Words Matter

Mark Twain said, “The difference between the almost right word and the right word is really a large matter—It’s the difference between the lightning-bug and the lightning.”

The words we use can convey more than we think. It’s worth taking a moment to choose your words carefully—especially the phrases we use every day.

One phrase that customer service people often fall into is “No problem.” Sounds harmless enough, right? But that phrase turns a lot of people off because “No problem” conveys the subtle message that there might have been a problem, but lucky for the customer, you are willing and able to help them. But who knows about the next request they make? That might be a problem.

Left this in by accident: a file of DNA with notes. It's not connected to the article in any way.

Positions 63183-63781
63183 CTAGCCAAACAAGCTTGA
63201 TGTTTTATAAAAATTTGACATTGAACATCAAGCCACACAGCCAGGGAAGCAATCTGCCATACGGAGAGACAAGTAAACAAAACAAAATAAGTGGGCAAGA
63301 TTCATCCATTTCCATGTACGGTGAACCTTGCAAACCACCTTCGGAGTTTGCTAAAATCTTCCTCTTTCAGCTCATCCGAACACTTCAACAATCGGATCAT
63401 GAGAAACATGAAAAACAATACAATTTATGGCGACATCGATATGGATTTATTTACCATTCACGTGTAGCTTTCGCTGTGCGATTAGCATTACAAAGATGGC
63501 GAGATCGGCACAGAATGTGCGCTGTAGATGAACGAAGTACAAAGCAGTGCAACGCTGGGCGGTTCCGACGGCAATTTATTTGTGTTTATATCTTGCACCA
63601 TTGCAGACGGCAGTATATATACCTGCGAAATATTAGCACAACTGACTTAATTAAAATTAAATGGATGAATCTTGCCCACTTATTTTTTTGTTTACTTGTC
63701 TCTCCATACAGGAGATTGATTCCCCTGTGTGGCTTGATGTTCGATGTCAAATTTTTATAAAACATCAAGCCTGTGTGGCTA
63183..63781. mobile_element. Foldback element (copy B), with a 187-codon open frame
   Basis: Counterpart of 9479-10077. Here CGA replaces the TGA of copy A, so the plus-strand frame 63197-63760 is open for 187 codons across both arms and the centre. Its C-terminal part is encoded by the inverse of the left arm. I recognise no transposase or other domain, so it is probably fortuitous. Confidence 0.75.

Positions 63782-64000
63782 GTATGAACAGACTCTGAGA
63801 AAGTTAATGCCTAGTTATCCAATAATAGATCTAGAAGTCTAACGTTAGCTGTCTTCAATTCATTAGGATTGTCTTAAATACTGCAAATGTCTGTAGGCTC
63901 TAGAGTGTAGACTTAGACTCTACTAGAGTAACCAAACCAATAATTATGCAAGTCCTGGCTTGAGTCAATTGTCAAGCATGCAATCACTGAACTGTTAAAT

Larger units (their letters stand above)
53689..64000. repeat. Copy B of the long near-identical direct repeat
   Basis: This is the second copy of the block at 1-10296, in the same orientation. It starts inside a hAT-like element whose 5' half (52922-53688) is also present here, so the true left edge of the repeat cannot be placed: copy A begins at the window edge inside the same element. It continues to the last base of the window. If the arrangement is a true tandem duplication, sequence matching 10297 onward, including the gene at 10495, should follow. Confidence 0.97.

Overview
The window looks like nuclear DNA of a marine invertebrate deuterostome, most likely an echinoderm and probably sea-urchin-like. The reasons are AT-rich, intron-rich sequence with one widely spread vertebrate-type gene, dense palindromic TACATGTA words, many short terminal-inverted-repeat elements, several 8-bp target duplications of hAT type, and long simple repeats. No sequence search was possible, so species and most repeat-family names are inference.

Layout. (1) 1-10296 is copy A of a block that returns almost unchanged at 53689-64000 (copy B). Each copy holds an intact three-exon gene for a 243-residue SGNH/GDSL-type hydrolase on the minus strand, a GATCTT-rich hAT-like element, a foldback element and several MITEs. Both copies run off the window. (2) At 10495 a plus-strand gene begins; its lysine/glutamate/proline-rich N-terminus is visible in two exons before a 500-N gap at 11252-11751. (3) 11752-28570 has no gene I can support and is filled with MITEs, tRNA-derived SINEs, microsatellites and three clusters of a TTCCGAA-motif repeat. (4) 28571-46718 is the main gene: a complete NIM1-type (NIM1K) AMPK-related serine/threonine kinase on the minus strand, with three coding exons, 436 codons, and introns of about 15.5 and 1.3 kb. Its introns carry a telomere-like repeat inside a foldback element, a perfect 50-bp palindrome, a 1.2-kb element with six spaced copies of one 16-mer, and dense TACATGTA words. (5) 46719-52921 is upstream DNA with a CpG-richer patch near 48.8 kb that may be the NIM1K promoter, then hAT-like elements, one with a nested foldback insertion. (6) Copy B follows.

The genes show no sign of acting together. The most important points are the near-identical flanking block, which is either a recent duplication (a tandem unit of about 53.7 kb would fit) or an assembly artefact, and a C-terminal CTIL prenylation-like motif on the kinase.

Even if you don’t mean it this way, it can sound like you’re doing the customer a favor by doing your job. The message is subtle, but it’s there.

Now consider the difference if you say, “I’d be delighted to do that for you!” Now you haven’t just avoided a problem—you’ve leapt at the chance to make sure they are happy. That’s a message worth sending.

Tape a small piece of paper to the desk by your phone or at the edge of your computer monitor—wherever your eyes are likely to fall on it naturally during a call—with the words “I’d be happy to!” or “I’d be delighted!” It takes a little effort to drop a habit, but once you do, the new habit will become just as automatic as the old one.

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